August 12, 2010
Texas Attorney General challenges drilling moratorium
Texas Attorney General Greg Abbott yesterday filed a legal challenge to the Obama Administration's offshore drilling moratorium. The State's legal challenge charges the Administration with violating a federal law that requires the Secretary of Interior to consult with affected states before imposing an offshore drilling moratorium. Filed on behalf of the State of Texas, Governor Rick Perry and Land Commissioner Jerry Patterson, the suit names the following defendants: the U.S. Department of the Interior (DOI); DOI Secretary Kenneth Salazar; the Bureau of Ocean Energy Management, Regulation and Enforcement - formerly known as the Minerals Management Service - and BOEM Director Michael Bromwich.
"The federal government ignored the State of Texas and failed to comply with the law when the Secretary of the Interior unilaterally imposed the Administration's offshore drilling ban," Attorney General Abbott said. "Under federal law, affected states are guaranteed the right to participate in offshore drilling-related policy decisions, but the Obama Administration did not bother to communicate, coordinate or cooperate with Texas. Worse, the Secretary of the Interior failed to consider the economic consequences of his decision, which will cost the Texas economy millions of dollars - and threatens far too many hard-working Texans' jobs."
Court documents filed by the State set forth that the Administration unilaterally imposed its offshore drilling ban without properly coordinating with the State of Texas. Further, the Administration also improperly failed to consider the moratorium's economic impact on Gulf Coast states, including Texas. Under the Outer Continental Shelf Lands Act (OCSLA), the Interior Secretary must coordinate with affected states and weigh a moratorium's economic impact before imposing an offshore drilling ban. Despite the OCSLA's requirements, the Obama Administration did not consult with Texas on either issue.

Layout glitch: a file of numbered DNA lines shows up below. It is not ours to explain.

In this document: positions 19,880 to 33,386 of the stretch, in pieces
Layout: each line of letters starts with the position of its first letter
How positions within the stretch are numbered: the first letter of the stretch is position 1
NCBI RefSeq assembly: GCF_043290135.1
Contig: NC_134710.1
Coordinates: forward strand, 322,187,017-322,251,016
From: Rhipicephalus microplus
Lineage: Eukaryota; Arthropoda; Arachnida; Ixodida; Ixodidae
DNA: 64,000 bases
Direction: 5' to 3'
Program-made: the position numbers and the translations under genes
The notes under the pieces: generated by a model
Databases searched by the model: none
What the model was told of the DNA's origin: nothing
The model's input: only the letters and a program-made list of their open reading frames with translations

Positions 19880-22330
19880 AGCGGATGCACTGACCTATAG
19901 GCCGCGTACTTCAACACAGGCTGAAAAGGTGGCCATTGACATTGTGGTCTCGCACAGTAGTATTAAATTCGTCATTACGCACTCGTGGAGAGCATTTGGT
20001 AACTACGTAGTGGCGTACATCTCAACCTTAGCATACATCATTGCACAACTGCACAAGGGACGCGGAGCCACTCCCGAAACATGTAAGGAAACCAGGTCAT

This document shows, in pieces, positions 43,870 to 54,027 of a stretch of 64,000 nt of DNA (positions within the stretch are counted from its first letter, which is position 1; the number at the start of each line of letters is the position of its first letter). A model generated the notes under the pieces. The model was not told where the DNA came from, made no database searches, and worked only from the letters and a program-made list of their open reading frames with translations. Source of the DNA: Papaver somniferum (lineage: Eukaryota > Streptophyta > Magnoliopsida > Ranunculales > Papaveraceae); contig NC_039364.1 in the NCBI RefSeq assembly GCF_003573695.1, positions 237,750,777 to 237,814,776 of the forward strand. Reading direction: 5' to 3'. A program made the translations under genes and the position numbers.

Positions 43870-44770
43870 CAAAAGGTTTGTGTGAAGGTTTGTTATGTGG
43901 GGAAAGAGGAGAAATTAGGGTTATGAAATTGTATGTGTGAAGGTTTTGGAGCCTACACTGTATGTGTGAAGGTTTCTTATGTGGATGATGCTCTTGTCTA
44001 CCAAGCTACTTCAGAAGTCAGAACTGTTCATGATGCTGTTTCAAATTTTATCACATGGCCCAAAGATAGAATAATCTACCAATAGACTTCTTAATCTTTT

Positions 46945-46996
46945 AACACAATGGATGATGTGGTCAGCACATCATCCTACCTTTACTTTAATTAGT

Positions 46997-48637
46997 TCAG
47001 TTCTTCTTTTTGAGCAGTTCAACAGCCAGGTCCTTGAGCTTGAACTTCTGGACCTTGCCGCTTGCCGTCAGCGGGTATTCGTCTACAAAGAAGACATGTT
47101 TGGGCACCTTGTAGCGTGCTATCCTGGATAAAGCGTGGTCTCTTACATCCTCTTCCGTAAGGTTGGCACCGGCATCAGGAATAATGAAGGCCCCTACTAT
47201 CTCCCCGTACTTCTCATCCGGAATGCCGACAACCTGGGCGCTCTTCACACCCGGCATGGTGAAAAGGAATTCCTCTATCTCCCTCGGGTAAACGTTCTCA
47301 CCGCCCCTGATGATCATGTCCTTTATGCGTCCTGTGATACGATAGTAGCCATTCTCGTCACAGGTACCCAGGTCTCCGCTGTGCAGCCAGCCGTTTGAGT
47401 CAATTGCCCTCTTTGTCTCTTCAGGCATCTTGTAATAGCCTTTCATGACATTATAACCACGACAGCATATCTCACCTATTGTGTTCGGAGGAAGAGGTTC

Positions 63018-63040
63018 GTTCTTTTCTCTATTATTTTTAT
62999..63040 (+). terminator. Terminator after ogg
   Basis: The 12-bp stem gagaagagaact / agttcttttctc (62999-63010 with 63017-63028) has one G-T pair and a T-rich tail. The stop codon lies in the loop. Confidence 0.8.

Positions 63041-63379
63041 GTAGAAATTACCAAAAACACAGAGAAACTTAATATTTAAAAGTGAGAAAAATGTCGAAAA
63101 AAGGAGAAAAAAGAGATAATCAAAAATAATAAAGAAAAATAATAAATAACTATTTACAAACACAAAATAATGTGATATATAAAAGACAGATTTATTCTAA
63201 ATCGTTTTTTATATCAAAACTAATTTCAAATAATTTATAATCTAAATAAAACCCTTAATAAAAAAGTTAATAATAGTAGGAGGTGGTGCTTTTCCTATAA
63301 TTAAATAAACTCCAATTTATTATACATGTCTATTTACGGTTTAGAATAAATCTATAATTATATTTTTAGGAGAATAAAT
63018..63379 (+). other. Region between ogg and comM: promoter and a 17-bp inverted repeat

On July 12, Interior Secretary Ken Salazar announced the current offshore drilling moratorium without any prior notice to or communication with the State of Texas - despite the fact that Texas refines more oil than any other state. As the State's complaint explains, an economic impact analysis produced by Louisiana State University has projected that Texas will suffer a $622 million decrease in Gross State Product because of the six-month moratorium. Thus, Texas clearly meets the statutory definition of an "affected State" under the OCSLA. Nonetheless, the Department of the Interior did not give the State of Texas an "opportunity to participate" in the federal government's decision-making process - which constitutes a violation of the OCSLA and the Administrative Procedure Act.
As the State's legal challenge asserts, the Administration's failure to consult Texas led the Secretary of Interior to implement an unjustified, arbitrary and capricious policy that will inflict economic harm upon coastal communities - particularly those that are most dependent upon offshore drilling for jobs and tax revenue. The legal action seeks a court order declaring that the State of Texas must be provided a reasonable opportunity to participate in the formulation of the Secretary's offshore policy. Further, the Secretary must give due consideration to the drilling moratorium's economic impact.
The Texas legal challenge targets the Administration's second offshore drilling moratorium. The first drilling moratorium, which was also imposed without proper notice to - or consultation with - the State, was retracted by the Administration after multiple private parties successfully sued the Administration in a federal district court. A June 22 decision in the federal district court for the Eastern District of Louisiana enjoined the Administration from enforcing its moratorium. Undeterred by the court ruling - and once again without notice to or consultation with Texas - the Interior Secretary simply withdrew the initial moratorium and imposed a second offshore drilling ban on July 12, which halts all drilling operations in water depths of greater than 500 feet.
Assistant Attorneys General Nicholas Canaday III and Nichole Bunker-Henderson with the Environmental Protection and Administrative Law division will serve as lead counsel to the State of Texas in this case.
Read the state's petition HERE